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Bookspeed: full speed ahead
15.07.11 | Roger Tagholm
When you've got the Duke and Duchess of Cambridge as your unpaid publicists, it does your business no harm. Kingsley Dawson, co-founder and chairman of Bookspeed, the Edinburgh-based supplier to the gift and heritage market which is currently celebrating its 25th anniversary, won't say which of his accounts the couple has helped, but admits that the media coverage of the royals has been very good for Bookspeed's bottom line.
"One account is hugely up on last year," says the 60-year-old who has just stepped up to the chairman position and brought in Gary Weston, whose background includes Sky and Yellow Pages, as m.d. "In fact, it does seem as if large heritage accounts in general are doing very well. This may be because of the success of their own marketing, or it may be because people aren't going abroad as much because of the recession. We're always trying to read the market. Certainly, the exchange rate favours visits to the UK—our bestseller at the moment is a guide in Russian."
Bookspeed has some 2,000 active accounts, roughly split between Scotland and the rest of the UK. It supplies all the leading heritage sites in Scotland and the vast majority of cathedrals, independent castles and stately homes throughout England, including some very well-known sites.
It is an unusual operation in that it is not a wholesaler although, like a wholesaler, it does offer a one-stop shop solution. Where Bookspeed differs is that it is as much about creating demand as responding to it. "What we offer is a free consultancy service. We understand our customers—we work very closely with them and talk to them about their business. We find out about their operation and the story they're trying to tell. We'll talk about the activities or exhibitions they have coming up, and then we'll propose a relevant range that will change through the seasons."
A stately home in Kent will have a different market to a castle on the west coast of Scotland or a gift shop in Cardiff. Bookspeed's challenge is in finding "a range that complements each retailer's profile. The customers in our locations aren't necessarily traditional book-buyers. We talk a lot about visual impact. In our market, size and colour can be as important as content—even more so sometimes. Very frequently you have to dispense with the idea that 'you can't judge a book by its cover'—our titles are invariably competing with tea towels, aprons, pens: the covers have got to stand out."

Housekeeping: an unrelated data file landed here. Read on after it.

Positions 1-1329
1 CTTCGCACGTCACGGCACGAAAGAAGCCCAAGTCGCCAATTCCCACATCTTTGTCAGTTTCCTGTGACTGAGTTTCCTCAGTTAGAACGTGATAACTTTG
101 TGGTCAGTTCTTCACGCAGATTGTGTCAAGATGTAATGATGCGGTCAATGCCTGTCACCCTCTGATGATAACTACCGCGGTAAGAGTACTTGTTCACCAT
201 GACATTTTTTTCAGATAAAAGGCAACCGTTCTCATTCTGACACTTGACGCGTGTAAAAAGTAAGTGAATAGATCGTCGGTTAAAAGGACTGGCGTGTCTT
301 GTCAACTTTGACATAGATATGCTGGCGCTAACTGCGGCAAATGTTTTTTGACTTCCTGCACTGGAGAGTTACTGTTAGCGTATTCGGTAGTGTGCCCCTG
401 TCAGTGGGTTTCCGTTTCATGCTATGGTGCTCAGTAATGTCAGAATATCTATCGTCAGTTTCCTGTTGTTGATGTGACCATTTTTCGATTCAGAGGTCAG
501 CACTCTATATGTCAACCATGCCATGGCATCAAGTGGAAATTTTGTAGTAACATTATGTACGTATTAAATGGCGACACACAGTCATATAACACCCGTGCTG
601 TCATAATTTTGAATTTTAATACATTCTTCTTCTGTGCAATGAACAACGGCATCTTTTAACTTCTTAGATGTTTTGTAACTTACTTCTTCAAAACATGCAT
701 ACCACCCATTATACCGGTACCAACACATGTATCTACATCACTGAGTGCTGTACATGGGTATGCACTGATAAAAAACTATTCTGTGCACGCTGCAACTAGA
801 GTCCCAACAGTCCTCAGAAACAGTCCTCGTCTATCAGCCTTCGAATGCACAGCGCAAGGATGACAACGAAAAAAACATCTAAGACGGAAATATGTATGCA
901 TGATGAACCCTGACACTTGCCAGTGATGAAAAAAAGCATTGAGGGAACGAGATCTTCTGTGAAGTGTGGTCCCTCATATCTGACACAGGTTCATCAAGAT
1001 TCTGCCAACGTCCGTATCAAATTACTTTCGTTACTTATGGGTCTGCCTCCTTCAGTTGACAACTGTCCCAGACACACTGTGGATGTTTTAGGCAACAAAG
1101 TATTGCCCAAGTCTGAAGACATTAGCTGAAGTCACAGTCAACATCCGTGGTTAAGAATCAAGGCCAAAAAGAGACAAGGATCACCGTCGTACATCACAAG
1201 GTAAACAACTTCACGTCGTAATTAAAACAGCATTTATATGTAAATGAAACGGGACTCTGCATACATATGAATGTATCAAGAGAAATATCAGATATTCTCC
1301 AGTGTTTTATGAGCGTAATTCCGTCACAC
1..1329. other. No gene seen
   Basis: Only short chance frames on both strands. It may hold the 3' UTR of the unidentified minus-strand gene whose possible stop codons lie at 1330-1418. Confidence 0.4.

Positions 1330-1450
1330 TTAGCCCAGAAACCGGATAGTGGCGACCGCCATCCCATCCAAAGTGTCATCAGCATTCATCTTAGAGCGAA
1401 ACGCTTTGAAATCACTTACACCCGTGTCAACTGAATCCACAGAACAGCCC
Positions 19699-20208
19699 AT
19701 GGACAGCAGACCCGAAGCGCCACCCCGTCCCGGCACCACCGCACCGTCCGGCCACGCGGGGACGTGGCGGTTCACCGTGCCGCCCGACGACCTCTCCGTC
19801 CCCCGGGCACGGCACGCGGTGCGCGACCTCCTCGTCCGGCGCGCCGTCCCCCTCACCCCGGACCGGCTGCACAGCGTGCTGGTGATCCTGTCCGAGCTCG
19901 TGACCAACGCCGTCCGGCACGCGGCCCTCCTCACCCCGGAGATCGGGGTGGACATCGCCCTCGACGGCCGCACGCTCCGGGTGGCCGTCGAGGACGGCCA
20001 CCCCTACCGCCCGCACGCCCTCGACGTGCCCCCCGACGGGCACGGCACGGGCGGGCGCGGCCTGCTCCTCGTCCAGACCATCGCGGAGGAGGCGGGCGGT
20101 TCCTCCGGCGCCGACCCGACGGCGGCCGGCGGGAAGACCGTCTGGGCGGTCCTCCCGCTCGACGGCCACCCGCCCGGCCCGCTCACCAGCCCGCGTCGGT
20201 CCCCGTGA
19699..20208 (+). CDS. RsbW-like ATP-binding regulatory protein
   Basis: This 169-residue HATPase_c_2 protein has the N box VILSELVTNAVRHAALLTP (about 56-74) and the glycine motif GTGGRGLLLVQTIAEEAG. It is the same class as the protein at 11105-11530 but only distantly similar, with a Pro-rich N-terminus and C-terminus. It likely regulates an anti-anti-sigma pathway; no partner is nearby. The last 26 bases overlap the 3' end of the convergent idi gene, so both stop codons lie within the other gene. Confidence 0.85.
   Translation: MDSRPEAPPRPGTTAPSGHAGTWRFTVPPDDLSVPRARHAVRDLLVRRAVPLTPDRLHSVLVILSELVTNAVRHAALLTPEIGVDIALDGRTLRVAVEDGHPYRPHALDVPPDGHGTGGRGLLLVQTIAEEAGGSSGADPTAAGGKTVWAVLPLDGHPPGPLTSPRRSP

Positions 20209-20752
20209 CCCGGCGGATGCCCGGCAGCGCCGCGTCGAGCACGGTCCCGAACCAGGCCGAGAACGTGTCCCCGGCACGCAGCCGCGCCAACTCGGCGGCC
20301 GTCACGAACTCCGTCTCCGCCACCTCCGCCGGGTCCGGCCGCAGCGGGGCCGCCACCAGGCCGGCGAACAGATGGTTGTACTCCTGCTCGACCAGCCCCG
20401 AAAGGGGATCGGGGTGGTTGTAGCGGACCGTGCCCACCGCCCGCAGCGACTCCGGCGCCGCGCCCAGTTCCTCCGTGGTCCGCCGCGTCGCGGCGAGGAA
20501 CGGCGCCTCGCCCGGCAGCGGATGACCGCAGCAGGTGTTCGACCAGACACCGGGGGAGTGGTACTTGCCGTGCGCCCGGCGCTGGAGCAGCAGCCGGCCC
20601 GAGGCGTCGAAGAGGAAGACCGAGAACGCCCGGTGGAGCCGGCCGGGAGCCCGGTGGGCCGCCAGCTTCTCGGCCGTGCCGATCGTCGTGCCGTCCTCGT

All in the family
Clearly, their formula works because Bookspeed's own story is one of success. It has survived where other specialist suppliers have failed. Dawson and his life (and business) partner Annie Rhodes met at the distributor Scottish & Northern Books in the early Eighties. When that company disbanded, they took over its Edinburgh offices and began trading as Bookspeed—then a conventional paperback wholesaler—in 1986. The key shift came in 1991 when they bought Carrick Books, the John Smith-owned wholesaler supplying the general retail and heritage market.
"We took on two of their staff and one of them, Morris Harrison, did so much to develop that side of the business for us. Sadly for us, Morris is now enjoying a healthy retirement, but we would not be where we are today without the work he put in."
The heritage side of the business grew until the company stopped calling itself a wholesaler and concentrated solely on the gift and heritage market. Three years ago, Dawson's son Lewis joined the company and looking back today, Dawson, whose background before entering the book trade was in community work with children and nursery teaching, says he can't quite believe 25 years has passed. "We had no idea we were starting a family business at the time. It was more a case of 'that seems an interesting idea, let's do that'."
Bookspeed has a turnover of £6m, and its 38 staff include Matthew Perren, still known to many publishers from his long years at Waterstone's, and Fiona Stout, who came to Bookspeed from the jewellery trade. Weston's remit is to expand the business and develop new revenue streams. The company is looking to publish something itself this autumn, and is to explore other original initiatives.
"You have to respond to a changing market and be nimble," concludes Dawson. "I'm still going to retain some customers myself, but I'm also going to become a benign presence in the background and let them get on with it."